(Reprinted from February 2007 Plastic Surgery News)
Plastic Surgeon’s Family Well-Acquainted With The Benefits Of Pulling In One Direction
The way David Reath, MD, Knoxville, Tenn., describes the optimum competitive rowing team can also be a valuable life lesson: “It’s not about how hard you’re pulling,” he says. “If you’re not pulling together as a team, your efforts can be counterproductive – and slow the boat down.&
Dr. Reath re-entered the world of competitive rowing after a 35-year hiatus that began upon high school graduation. The motivation to hit the waters again was mainly due to the desire of his wife, Lisa, to find an activity that would provide a well-rounded – albeit low impact – physical activity.
“Lisa has always been physically fit, but running wasn’t working for her anymore and she was having a hard time finding something that suited her”, Dr. Reath says. That is, until she read a newspaper article about a physical therapist not far from Knoxville who taught sculling, a type of rowing in which each person has two oars. This is opposed to sweep rowing, whereby each rower in teams up to eight members uses one oar, with half of them on the port (left) side of the boat, and the other half on the starboard (right side).
It wasn’t long before she and Dr. Reath were beginning their new partnership as scull mates, he says. Dr and Mrs. Reath’s enthusiasm for the sport subsequently prompted their son, Phillip, 16 and daughter, Lindsey, 17 to begin training .Each rows in several regattas each fall and spring- Phillip generally in the four-person boat, or shell, and Lindsey in the eight-person shell. Phillip’s best finish was third place at the ‘Head of the Hooch’ competition on the Chattahoochee River in Georgia in 2006. Lindsey, a slim young lady, rows in a lightweight boat and must compete against heavyweight boats- but she holds her own, Dr. Reath says.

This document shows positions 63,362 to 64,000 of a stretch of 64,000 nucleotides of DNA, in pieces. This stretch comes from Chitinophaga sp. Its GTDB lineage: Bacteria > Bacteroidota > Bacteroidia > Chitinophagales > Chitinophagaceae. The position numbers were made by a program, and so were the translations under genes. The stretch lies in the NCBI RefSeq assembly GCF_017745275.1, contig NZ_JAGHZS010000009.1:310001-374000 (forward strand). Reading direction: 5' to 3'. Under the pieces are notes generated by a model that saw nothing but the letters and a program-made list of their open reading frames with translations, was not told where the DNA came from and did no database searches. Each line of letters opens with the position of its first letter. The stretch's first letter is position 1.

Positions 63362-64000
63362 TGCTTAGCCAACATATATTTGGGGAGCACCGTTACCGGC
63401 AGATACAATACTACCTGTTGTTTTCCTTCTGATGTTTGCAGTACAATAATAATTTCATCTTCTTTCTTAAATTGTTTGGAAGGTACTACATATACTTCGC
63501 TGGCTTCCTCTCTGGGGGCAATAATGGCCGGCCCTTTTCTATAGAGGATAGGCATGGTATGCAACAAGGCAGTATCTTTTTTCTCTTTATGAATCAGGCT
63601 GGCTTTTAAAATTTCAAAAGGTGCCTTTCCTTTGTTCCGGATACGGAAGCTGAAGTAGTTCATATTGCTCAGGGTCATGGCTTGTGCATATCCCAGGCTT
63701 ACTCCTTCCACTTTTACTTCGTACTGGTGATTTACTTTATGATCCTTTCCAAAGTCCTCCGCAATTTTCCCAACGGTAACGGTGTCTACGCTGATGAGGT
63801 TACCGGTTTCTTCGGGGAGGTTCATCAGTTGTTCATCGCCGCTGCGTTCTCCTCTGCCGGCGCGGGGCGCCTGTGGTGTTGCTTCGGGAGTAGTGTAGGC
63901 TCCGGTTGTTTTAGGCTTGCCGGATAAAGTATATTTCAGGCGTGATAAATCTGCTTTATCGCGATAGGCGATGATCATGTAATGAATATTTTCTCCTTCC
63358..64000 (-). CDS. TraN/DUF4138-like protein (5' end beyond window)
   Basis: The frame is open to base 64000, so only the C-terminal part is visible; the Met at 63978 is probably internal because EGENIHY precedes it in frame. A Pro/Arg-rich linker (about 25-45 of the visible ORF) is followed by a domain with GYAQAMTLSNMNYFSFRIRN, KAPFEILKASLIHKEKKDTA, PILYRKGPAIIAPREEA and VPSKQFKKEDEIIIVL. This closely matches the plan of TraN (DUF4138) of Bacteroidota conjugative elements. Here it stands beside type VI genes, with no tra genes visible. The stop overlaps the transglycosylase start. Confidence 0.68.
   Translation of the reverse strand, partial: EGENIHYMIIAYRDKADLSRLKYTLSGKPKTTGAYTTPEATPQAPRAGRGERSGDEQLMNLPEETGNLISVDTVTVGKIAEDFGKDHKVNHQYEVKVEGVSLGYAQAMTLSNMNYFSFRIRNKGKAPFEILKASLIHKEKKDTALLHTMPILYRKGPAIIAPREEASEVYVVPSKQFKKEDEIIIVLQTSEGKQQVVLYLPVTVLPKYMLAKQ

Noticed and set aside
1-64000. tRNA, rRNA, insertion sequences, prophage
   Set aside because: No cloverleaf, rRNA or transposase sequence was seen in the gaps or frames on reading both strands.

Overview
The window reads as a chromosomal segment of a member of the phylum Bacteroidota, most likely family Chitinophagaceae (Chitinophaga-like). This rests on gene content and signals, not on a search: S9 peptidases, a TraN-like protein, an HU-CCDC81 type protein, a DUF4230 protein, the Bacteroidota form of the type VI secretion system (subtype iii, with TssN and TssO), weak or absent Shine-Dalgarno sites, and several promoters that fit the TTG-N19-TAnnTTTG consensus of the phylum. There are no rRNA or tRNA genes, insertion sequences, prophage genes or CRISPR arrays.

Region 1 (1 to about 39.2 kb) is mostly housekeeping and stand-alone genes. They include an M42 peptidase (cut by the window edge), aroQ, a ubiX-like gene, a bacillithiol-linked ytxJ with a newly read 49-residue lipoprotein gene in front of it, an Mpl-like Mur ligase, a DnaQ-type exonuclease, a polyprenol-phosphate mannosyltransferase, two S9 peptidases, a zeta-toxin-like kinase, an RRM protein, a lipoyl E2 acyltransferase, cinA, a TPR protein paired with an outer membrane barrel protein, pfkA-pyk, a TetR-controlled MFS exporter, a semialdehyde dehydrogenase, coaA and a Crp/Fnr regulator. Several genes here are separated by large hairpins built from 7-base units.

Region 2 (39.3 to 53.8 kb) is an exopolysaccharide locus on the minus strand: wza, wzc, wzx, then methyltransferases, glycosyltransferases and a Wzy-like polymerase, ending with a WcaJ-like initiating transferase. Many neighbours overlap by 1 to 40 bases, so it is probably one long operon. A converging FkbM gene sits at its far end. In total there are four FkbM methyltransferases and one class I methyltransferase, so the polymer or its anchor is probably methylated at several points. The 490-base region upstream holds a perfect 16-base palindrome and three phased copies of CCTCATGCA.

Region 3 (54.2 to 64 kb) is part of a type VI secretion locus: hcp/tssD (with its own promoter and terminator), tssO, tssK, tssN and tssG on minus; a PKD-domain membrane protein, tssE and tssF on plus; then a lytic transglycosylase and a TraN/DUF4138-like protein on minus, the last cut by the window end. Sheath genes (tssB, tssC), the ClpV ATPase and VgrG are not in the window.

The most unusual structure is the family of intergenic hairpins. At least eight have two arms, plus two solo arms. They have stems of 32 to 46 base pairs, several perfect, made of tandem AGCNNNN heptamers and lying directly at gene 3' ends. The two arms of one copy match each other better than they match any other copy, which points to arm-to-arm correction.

Dr. Reath’s proudest moment for the family came when the four of them – Dr. Reath and Lisa in the mixed (male and female) doubles sculling and Phillip and Lindsey each in their own eight shells crossed the finish line in a marathon in Natchitoches, La. “It was a true marathon”, he says. “The customary 26.2 miles. We finished first in our class. We also finished last in our class. But we finished – that was the main thing.”
Dr. Reath says that more than pulling in one direction, rowing and plastic surgery are most alike in their practitioners’ pursuit of perfection. “In rowing, you’re always looking to perfect your technique,” he says. “I do the same in plastic surgery. For instance, there are procedures that I’ve done many, many times, but I continually search for ways to do it better. I’m striving for perfection.”